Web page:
Winner: Eggs Up Grill
Finalists: Huckleberry’s and The Flying Biscuit Café
Eggs Up Grill units are “able to generate solid profit numbers,” said Andy Wright, and he should know. Installed as chief financial officer in March 2018 after private equity firm WJ Partners acquired the breakfast-focused franchise, Wright got a closer look than most at the performance of the brand.
He liked what he saw enough to make the switch from franchisor to franchisee, signing a five-unit development agreement in December 2019 and leaving his corporate post a few months later. Wright and his wife, Penny, opened their first Eggs Up Grill in the northwest Georgia city of Canton in December 2020 and added their second, in Rome, in March 2021.
Wright, who before Eggs Up Grill was CFO of fitness franchise Pure Barre when WJ Partners was an investor, said the simple labor model and food menu help franchisees “really keep our prime costs in check.” The “culture of the company and its DNA” as a neighborhood gathering place, meanwhile, are sales drivers, he said.
Eggs Up Grill, based in Spartanburg, South Carolina, and with 54 locations, tops the field of breakfast franchises in the Early Risers category, as selected by the FT editorial team. The company provided enough solid information in Item 19 of its franchise disclosure document so prospective franchisees can understand their profit potential, our team found. Noting the impacts of the COVID-19 pandemic, including “related stay-at-home and other orders issued by some state and local governments that restricted the operation of restaurants,” Eggs Up Grill reported average gross sales of $681,462 in 2020, down from $905,585 in 2019. The average cost of goods sold was 24.2 percent in 2020, with wages running 26.5 percent of gross sales. The investment range is $491,207 to $678,011.
The company said it finished 2021 with an AUV exceeding $1 million and same-store sales up 17 percent over 2019.
CEO Ricky Richardson, who WJ Partners hired in July 2018, spent 20 years at TGI Fridays and “really took the bull by the horns,” said Wright, as the brand rolled out a new point-of-sale system, updated the look and feel of restaurants, created a new prototype with pickup window and revised the menu.
At his restaurants, Wright said they’re focused on driving revenue by treating customers “like gold.”
“We know the profit is going to come,” he said. “If we can give them fast, friendly service and keep their coffee full and engage with them, that goes a long way.” He added revenue at both restaurants is ahead of projections, and while “the jury is still out” on the expense side, he’s preparing to sign a third lease and is “pressing the gas and looking for the fourth location as soon as it’s practical.”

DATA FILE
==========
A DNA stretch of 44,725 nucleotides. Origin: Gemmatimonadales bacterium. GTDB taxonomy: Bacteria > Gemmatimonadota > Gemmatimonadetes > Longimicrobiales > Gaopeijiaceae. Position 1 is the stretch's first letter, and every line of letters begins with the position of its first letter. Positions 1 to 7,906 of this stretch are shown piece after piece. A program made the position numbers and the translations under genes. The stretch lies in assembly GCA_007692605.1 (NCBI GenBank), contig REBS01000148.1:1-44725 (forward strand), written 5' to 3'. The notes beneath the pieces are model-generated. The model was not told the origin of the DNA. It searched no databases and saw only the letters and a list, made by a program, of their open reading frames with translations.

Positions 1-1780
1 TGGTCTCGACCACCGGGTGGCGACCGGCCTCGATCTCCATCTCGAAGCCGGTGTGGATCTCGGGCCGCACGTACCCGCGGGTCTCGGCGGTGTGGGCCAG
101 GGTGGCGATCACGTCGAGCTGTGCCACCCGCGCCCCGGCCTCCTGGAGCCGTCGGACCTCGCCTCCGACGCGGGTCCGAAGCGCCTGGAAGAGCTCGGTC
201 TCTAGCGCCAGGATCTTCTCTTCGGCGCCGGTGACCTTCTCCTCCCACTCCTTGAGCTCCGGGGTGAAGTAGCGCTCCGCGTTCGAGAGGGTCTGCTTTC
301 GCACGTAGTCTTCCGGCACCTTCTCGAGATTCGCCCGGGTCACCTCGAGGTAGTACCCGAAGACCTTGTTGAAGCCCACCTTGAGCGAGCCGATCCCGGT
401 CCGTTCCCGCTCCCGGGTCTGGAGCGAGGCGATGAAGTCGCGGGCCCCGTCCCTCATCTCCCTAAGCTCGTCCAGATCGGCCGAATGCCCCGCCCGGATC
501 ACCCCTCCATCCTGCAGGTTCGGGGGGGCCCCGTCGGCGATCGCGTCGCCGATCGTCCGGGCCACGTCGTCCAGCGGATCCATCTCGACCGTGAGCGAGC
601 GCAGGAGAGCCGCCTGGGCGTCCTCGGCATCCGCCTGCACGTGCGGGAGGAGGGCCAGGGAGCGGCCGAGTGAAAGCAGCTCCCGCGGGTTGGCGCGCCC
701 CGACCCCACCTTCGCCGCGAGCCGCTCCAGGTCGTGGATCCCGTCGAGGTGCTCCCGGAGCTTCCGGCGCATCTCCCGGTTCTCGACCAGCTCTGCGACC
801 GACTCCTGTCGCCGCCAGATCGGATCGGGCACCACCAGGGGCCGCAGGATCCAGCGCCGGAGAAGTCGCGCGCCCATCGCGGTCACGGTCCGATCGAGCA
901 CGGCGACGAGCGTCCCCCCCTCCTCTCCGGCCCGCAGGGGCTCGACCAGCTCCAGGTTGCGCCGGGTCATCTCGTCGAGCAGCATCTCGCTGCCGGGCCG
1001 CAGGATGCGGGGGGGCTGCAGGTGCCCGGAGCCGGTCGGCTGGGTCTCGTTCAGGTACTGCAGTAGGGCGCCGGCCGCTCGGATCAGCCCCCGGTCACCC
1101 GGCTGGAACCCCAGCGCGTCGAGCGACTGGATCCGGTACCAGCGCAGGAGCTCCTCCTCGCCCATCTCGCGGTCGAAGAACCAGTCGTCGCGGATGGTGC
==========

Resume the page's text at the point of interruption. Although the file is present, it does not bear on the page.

Wright handles finance and development duties as one half of the husband-and-wife-duo, while Penny focuses on daily operations and training and calls herself “the parent of our restaurants”—a fitting comparison for a concept that touts its family atmosphere.
“There’s no substitute for us being there, touching tables and speaking with the guest,” said Penny, who spent 11 years as a firefighter and paramedic in Fort Lauderdale, Florida, before working as a preschool teacher and later the community engagement manager for a nonprofit. As a teen she worked in her mom’s restaurant and that experience, combined with her other roles, gave her the skills to “get along with a lot of different people” and develop her staff, something she said is crucial for a successful restaurant.
Priscilla Conyers knows the importance of having a strong team in place and said even then, franchisees should be prepared to put in plenty of hard work. “When we opened, we were there every single day for seven, eight months straight, weekends included,” said Conyers, who with her husband, John, opened their Eggs Up Grill in November 2020 in the Tampa suburb of Riverview, Florida.
“My team is well aware we’re in the trenches with them,” she continued. “They see we’re putting in the work.” And so far, it’s paying off.
Her restaurant did $1.2 million in net sales its first year and the Conyerses earned rookie of the year honors from the franchisor. “It was almost difficult to wrap our minds around the sales we had,” she said.
Involved in numerous civic organizations and active in the community, Conyers also credited their success to leveraging connections “and our career jobs” to spread the word about the first Eggs Up Grill in the Tampa area. She’s a clinical pharmacist at an area hospital and John is a firefighter.
“We’re all about neighbors serving neighbors,” she said, part of what attracted her to the brand. That culture was visible when they visited a location in Albany, Georgia, during their due diligence phase.
“It was a feeling we never got before. It was a feeling of joy, simply put,” Conyers said. She noted she later “grilled” numerous franchisees to learn everything she could about the brand. “One of my gazillion questions was if you had the opportunity to do it again, would you, and everyone said yes. Hands down, across the board, yes.”
Eggs Up Grill
- Reenergized after a private equity investment, restaurants got a refresh plus new off-premises revenue channels franchisees say are “extremely important to the business model.”
- In the popular breakfast/brunch segment, operating hours of 6 a.m.-2 p.m. are attractive to franchisees and workers alike.
- Accelerating growth and entering new markets, the franchisor needs to stay focused on bringing in strong operators while maintaining brand standards.
WJ Partners acquired neighborhood breakfast concept Eggs Up Grill in 2018 from founder Chris Skodras and business partner Skip Corn. It hired former TGI Fridays exec Ricky Richardson as CEO to help tackle growth and has since opened more than 20 restaurants to bring the unit count to 54.
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